The UK's leading index fell by 1.1 percent on Monday, while the FTSE 250 fell by 1.3 percent.
Intensifying worries over the impact of rising inflation piled pressure on to markets across the world.
London's blue-chip stocks were spared the worst of Monday's price falls, with the index only losing 1.46 per cent, compared to the big four per cent fall seen on Wall Street's S&P 500 index.
Germany's benchmark Dax index fell by 2.25 per cent in early trading, while France's Cac 40 lost 2.1 per cent at the time of writing. The trigger came from fears over a faster pace of monetary tightening from central banks, after U.S. jobs data showed a pick-up in wage growth.
Connor Campbell, financial analyst at Spreadex, said: "The only hope for the markets at the moment is that investors suddenly decide that the sell-off has been a bit overdone - though in a way it is fitting, matching the astonishing, record-breaking recent rise of the global indices with an equally astounding, heart-stopping drop". Central banks respond to rising inflation by raising interest rates.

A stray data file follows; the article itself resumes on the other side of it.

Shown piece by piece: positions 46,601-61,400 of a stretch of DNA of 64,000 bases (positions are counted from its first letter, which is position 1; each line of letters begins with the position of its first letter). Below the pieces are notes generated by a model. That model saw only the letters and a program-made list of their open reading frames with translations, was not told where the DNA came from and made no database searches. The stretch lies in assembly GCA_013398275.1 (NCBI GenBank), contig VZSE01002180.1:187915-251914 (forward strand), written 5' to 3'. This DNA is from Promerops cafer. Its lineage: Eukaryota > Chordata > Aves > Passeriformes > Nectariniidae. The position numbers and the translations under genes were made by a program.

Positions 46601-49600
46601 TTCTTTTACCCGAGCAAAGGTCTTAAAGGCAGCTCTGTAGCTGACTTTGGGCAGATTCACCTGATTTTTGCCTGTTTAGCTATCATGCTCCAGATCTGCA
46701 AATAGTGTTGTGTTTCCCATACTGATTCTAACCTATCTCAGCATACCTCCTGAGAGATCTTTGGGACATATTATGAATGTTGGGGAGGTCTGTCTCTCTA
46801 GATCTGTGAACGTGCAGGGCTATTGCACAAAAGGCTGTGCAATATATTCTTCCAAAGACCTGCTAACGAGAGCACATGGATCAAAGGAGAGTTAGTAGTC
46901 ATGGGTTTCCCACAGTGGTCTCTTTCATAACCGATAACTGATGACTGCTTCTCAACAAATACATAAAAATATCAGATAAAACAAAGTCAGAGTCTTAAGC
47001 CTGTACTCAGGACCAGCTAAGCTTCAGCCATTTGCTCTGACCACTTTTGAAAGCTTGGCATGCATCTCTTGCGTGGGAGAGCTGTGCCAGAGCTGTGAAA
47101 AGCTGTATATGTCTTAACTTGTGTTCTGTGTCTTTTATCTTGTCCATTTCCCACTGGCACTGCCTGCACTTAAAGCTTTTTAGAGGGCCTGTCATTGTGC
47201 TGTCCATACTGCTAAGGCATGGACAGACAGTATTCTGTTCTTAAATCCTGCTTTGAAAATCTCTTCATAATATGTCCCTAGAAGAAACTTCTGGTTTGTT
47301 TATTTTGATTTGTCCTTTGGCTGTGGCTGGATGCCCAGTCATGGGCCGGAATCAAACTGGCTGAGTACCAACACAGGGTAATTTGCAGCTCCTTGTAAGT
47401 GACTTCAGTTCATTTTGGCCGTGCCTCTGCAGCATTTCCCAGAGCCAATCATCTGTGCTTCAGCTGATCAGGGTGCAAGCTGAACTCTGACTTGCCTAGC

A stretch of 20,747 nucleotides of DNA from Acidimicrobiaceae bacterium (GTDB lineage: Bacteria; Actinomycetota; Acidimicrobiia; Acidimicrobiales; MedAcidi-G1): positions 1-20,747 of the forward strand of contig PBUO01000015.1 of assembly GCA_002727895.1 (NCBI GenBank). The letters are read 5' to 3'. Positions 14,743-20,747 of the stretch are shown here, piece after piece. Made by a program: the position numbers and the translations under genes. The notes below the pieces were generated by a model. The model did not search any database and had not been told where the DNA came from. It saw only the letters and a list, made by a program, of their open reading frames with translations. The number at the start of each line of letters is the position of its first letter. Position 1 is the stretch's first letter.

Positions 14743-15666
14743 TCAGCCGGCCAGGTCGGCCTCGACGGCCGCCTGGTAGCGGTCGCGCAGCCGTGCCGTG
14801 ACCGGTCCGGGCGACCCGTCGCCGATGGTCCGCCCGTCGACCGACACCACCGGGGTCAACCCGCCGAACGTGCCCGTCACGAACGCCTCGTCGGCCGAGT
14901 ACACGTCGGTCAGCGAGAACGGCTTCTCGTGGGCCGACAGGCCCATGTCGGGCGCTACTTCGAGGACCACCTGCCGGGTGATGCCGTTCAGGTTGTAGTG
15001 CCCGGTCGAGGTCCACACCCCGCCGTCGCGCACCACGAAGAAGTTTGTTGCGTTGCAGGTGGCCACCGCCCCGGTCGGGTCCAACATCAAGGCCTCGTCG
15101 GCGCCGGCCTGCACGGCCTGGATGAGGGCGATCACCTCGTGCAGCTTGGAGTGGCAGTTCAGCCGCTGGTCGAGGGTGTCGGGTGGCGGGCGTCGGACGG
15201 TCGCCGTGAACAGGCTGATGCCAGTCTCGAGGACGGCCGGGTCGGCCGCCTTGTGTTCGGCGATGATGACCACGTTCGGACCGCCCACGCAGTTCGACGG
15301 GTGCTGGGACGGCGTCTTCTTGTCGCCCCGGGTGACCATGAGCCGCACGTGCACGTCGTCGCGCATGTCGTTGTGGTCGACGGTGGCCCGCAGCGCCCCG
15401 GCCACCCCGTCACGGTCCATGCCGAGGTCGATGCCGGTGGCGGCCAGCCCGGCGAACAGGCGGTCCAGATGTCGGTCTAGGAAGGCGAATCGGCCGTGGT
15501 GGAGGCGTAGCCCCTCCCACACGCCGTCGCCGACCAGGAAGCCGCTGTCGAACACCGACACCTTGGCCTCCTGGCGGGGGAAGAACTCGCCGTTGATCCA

Consumer staple stocks were the biggest weight on the FTSE, taking a combined 27 points or more off the blue chip index.
'It looks to emanate from a ideal storm of reasons, ' said Mike van Dulken, head of research at Accendo Markets.
He said: "The bloodbath on Wall Street has washed away all the confidence in European markets".
On Monday London's FTSE 100 was down nearly 2% after the first few hours of trading and closed at its lowest level since April of past year.
"For what it's worth, sentiment has improved from overnight pricing which at one point pointed to a 350-point opening loss for the FTSE 100".